How does he operate? Why does Peter essentially deliver a spiritual tornado watch – for us to be alert to the designs of the prince of this world system?
With that in mind, I want to slow down at this text . . . not as though we’ve actually been racing through 1 Peter . . . just a few more weeks and we’ll be through with this letter.
But let’s take the time to ask and answer some of the most critical questions we might have about this dangerous opponent who wants more than anything to tempt and divide and deceive and destroy.
The first question we need to ask and answer is – does Satan really exist? Does Satan really exist? And the answer is absolutely, yes!
Even though nearly 1 out of every 2 people in America under the age of 35 believe Satan is simply a metaphor for a dark force or an evil energy, Biblical evidence alone is conclusive on this point.
If you combine Genesis chapter 3 and verse 1 which tells us that the serpent came to tempt and deceive Eve in the garden – along with 2 Corinthians 11:3 where Paul writes,
But I am afraid that, as the serpent deceived Eve by his craftiness, your minds will be led astray. 2 Corinthians 11:3
You find Paul validating the Old Testament record of Satan’s temptation and the fall of Adam and Eve and then using that account to warn the New Testament believer.
In fact, by the time you get to the New Testament, evidence for the existence of a real, living, breathing Devil grows larger; in 19 New Testament Books, Satan is mentioned by one of his many names and Jesus Christ Himself personally refers to Satan 25 different times.
So if he doesn’t exist, the Old Testament is confused, the New Testament is confused – and the omniscient Lord of the universe is confused.
That leads me to the next question – Who exactly is Satan? What we learn from scripture is at least four truths about the origin of Satan.
1) Satan was created along with the other angels
The prophet Ezekiel reveals some of the characteristics of Satan when he writes in chapter 28 of the original angelic primacy and beauty of Satan;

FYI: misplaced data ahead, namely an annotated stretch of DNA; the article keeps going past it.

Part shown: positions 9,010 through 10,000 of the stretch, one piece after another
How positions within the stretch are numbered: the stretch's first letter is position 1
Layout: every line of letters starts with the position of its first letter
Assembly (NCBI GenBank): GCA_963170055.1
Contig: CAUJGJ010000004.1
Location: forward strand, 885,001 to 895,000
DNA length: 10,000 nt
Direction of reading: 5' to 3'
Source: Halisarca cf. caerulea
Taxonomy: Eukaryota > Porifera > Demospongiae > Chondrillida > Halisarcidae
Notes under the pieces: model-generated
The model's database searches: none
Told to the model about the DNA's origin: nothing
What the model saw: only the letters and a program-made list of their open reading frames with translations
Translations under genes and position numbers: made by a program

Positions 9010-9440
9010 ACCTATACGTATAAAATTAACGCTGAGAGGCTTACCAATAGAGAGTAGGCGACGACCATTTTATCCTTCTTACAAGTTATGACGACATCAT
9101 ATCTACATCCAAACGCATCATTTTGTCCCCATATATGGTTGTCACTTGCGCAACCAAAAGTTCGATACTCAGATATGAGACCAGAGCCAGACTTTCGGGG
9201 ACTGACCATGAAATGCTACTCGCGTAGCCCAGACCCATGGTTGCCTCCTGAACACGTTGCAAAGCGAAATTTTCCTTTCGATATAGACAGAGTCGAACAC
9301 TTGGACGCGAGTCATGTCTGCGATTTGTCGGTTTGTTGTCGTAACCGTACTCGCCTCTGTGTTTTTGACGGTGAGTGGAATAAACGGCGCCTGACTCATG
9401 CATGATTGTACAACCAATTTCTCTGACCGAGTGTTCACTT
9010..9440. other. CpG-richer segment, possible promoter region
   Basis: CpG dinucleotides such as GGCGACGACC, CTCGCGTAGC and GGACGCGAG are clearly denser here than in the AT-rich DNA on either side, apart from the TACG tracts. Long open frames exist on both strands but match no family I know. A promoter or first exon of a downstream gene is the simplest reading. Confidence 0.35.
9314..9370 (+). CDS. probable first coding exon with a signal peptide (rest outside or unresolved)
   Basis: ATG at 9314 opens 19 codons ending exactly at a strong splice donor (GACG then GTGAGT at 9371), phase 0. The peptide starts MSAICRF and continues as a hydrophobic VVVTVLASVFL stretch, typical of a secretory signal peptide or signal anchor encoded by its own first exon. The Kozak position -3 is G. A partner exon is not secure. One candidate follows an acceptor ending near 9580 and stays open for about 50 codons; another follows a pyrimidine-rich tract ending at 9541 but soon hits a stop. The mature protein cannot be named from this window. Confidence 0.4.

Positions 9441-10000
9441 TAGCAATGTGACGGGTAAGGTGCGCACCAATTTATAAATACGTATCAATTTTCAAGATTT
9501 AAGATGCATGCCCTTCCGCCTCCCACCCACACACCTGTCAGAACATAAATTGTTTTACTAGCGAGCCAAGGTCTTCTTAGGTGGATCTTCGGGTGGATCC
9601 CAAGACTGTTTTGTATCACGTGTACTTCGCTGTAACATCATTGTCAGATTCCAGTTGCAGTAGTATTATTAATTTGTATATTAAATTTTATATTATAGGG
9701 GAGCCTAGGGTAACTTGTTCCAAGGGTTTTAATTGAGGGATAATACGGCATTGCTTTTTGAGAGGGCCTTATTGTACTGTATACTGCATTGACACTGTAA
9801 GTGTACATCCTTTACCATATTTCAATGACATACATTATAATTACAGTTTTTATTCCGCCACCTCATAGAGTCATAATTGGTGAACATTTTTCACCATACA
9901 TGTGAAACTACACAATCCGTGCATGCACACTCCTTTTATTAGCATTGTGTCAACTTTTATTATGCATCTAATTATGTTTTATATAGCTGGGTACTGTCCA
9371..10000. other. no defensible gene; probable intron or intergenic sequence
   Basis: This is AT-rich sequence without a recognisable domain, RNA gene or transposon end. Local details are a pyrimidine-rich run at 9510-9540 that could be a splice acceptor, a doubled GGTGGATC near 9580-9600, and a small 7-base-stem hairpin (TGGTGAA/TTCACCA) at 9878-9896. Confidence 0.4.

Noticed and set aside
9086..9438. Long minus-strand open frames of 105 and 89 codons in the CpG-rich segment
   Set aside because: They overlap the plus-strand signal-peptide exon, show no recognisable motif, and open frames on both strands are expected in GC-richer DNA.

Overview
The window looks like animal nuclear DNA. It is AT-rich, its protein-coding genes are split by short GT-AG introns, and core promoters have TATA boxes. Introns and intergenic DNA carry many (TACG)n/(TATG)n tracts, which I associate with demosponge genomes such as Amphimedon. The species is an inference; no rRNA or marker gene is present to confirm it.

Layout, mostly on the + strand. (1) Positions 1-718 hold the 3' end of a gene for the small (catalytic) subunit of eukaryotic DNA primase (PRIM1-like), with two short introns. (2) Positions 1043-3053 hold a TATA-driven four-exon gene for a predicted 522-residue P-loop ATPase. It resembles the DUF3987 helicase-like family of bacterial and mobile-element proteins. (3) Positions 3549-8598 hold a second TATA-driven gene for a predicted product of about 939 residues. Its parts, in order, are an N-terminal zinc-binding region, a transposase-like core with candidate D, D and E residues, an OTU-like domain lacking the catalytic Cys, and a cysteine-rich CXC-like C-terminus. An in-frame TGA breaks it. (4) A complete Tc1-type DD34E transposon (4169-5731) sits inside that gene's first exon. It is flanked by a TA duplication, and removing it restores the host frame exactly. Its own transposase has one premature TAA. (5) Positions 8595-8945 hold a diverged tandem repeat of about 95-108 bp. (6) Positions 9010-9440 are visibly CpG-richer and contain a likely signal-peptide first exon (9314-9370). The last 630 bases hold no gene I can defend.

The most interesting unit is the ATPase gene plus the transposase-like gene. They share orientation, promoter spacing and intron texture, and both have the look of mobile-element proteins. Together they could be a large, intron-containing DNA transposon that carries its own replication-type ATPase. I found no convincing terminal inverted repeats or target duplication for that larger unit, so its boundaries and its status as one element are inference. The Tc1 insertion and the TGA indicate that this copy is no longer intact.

You had the seal of perfection, full of wisdom and perfect in beauty. You were in Eden, the garden of God; every precious stone was your covering: the ruby, the topaz and the diamond . . . was in you on the day that you were created . . . Ezekiel 28:11-13
Satan was created along with all the other angelic host, before the universe was created (Job 38:7 tells us that they sang as God created the universe).
2) Satan is from the cherub order of angelic beings
We tend to think of Cherubs as fat little baby angels with bows and arrow in their chubby little hands. But the Bible informs us that the cherub is the singular word for angels belonging to the Cherubim (plural) class or order of angel.
Ezekiel’s words continue in chapter 28 regarding Satan;
You were the anointed cherub . . . you were on the holy mountain of God . . . you were blameless in your ways from the day you were created until unrighteousness was found in you. Ezekiel 28:14-15
Satan was evidently created a member of the class of heavenly beings knows as cherubim – and Satan was uniquely close to the throne of God.
The cherubim are the angels, by the way, most closely associated with the presence of God.
In fact, when the Ark of the covenant was built and placed into the Holy of Holies – the very presence of God on earth during the Tabernacle and Temple period – you may remember that the Ark – that golden covered box – was crafted with two cherubim on either side of the lid or the Mercy Seat – it was between these two cherubim that the glory of God hovered (Exodus 25:20).